A Washington Times editorial makes the case that Obama administration foreign policy is the worst foreign policy ever. It’s an impressive indictment, and I happen to agree with it. Making the necessary changes, American foreign policy in the Age of Obama is what it would be if Alger Hiss or Advise and Consent‘s Robert Leffingwell were president. Michael Barone appropriately finds Obama caught in a time warp.
Stephen Hayes recites the Obama administration’s repeated capitulations to Iran in “Obama caves to Iran.” That’s a lot of bowing and scraping to a remarkably unsavory regime over a period of only eight months. Consider also John Bolton’s “Erring on the side of incaution.”
Attention must also be paid to Obama’s star turn at the United Nations this week. “With so many opportunities for a handshake and a big hug with authoritarian leaders,” Bolton writes elsewhere, “so many compromises and concessions to make and so much adulation to receive, it will be a busy time for the President.” Nile Gardiner adds that “the president is perfectly happy to undermine America’s allies and gut its strategic defences while currying favour with enemies and strategic competitors.”
The Washington Times editorial reserves one count of its indictment for a catalogue of Obama’s embarrassing moments on the world stage:
[A] list which includes: giving England’s Queen Elizabeth II an iPod with his speeches on it; giving British Prime Minister Gordon Brown a collection of DVDs that were not formatted to the European standard (by contrast, Mr. Brown gave Mr. Obama an ornamental desk-pen holder made from the oak timbers of Victorian anti-slaver HMS Gannet, among other historically significant gifts); calling “Austrian” a language; bowing to the Saudi king; releasing a photo of a conference call with Israel’s Prime Minister Benjamin Netanyahu in which the president was showing the soles of his shoes to the camera (an Arab insult); saying “let me be absolutely clear. Israel is a strong friend of Israel’s”; saying the United States was “one of the largest Muslim countries in the world”; suggesting Arabic translators be shifted from Iraq to Afghanistan where Arabic is not a native language; sending a letter to French President Jacques Chirac when Nicolas Sarkozy was the president of France; holding a town-hall meeting in France and not calling on a single French citizen; and referring to “Cinco de Cuatro” in front of the Mexican ambassador when he meant Cinco de Mayo. Also of note was Secretary of State Hillary Rodham Clinton giving Russian Foreign Minister Sergei Lavrov a “reset” button with the Russian word for “overcharge.”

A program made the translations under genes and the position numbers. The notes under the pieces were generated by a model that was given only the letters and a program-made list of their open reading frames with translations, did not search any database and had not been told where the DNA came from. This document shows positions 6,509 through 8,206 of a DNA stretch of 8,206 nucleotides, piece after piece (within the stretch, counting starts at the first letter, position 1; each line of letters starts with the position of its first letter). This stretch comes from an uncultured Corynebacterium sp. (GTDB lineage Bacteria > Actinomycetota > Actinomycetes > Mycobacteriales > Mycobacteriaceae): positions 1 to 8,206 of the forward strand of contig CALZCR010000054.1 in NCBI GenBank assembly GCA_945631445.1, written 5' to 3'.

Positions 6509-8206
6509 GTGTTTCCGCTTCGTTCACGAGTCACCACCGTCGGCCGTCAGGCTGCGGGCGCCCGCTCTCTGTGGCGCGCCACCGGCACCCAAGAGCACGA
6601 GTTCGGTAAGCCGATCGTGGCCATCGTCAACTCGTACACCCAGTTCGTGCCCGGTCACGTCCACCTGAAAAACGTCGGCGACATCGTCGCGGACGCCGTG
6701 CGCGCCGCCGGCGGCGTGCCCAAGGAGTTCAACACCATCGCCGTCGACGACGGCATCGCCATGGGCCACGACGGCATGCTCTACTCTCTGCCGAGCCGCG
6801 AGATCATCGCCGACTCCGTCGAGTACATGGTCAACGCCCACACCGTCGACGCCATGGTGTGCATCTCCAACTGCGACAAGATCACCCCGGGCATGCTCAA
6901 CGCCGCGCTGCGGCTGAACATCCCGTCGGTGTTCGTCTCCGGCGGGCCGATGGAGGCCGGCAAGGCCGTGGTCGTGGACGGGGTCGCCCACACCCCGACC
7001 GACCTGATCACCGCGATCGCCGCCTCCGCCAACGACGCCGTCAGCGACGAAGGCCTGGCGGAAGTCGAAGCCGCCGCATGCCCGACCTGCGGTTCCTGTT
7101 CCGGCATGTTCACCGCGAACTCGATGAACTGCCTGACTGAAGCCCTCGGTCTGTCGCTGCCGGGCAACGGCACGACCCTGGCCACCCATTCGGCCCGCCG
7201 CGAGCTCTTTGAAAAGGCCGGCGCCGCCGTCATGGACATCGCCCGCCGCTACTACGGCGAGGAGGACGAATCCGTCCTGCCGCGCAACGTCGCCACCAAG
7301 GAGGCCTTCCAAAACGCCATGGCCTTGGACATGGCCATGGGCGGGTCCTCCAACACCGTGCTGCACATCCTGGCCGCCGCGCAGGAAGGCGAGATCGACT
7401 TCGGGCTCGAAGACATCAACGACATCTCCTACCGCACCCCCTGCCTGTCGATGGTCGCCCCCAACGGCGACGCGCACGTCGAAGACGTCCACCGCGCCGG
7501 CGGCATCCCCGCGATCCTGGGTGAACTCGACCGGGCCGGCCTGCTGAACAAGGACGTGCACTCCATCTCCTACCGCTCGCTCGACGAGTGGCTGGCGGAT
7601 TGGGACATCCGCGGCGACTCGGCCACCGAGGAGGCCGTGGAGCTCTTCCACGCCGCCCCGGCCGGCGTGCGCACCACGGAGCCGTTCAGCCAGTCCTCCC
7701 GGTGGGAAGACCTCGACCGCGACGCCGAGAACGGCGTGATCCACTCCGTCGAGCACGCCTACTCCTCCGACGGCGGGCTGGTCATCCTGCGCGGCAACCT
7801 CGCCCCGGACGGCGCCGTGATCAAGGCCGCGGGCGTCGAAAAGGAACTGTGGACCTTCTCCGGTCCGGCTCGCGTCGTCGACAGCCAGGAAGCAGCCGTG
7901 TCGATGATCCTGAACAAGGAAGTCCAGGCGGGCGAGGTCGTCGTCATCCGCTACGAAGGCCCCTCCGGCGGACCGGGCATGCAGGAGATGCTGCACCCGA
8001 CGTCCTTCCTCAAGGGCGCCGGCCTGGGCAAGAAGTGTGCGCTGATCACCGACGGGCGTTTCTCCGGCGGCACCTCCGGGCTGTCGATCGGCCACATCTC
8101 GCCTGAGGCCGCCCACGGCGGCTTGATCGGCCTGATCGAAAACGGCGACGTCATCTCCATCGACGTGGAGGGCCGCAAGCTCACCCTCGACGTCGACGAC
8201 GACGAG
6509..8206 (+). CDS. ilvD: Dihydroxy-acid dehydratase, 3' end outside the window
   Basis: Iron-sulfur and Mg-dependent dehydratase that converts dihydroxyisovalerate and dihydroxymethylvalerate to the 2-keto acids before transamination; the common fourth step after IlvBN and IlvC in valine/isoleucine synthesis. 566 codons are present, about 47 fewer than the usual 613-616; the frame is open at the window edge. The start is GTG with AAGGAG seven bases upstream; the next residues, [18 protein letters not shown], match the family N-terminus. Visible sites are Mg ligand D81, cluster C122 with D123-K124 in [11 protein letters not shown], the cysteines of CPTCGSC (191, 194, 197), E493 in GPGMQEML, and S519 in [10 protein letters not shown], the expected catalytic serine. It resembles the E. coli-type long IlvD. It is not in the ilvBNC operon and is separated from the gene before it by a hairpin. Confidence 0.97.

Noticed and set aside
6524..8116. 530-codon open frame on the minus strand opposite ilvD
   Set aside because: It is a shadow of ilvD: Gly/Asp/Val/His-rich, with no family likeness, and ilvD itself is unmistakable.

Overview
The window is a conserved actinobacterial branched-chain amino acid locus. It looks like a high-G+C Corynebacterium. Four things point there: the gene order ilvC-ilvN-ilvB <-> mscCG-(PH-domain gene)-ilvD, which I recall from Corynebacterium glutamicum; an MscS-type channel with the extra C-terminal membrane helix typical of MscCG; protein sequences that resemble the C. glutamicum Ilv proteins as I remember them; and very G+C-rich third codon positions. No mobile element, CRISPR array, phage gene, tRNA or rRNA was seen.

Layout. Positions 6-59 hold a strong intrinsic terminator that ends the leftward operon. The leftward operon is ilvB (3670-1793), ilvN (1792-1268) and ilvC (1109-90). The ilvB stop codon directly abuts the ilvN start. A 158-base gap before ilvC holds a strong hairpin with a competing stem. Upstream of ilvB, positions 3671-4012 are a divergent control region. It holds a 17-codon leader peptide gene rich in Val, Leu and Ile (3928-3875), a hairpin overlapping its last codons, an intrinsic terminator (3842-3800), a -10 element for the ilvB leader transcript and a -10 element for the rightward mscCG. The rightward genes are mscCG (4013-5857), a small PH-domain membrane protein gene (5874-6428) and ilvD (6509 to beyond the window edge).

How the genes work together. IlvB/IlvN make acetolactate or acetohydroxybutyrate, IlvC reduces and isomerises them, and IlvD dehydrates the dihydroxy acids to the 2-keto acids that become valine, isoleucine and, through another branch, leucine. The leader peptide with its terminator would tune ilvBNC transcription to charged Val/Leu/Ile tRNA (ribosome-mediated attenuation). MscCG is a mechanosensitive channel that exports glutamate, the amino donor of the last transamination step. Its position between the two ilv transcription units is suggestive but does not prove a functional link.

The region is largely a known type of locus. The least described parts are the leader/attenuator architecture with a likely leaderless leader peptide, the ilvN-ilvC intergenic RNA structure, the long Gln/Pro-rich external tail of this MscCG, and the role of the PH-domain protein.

The Times’s list does not distinguish Obama’s pratfalls from what Professor Rahe has identified as “Obama’s gestures.” It is nevertheless an impressive list deserving of serious consideration among the other counts of the Times’s impressive indictment.
PAUL adds: Worst foreign policy ever? President Obama may soon belong in the conversation, to use that awful sports talk cliche, but “worst ever” covers a lot of territory.
When leftists started calling President Bush the worst president ever, I was struck by their failure actually to compare Bush’s record to any meaningful degree with the records of really bad presidents. If we were to compare Obama’s foreign policy record with President Carter’s I think most of us would conclude that, while Obama is off to a flying start, he still has some catching up to do.
I’ve read some interesting comparisons between Obama’s first months and the early days of President Kennedy. JFK was well on his way to “worst ever” status in foreign policy — Bay of Pigs, Vienna — but later rallied to some extent.
I don’t expect Obama to rally. Kennedy’s problems stemmed largely from inexperience, I think. Obama’s stem from a combination of inexperience, arrogance, and misguided ideology. He’ll outgrow the first problem, but not the other two.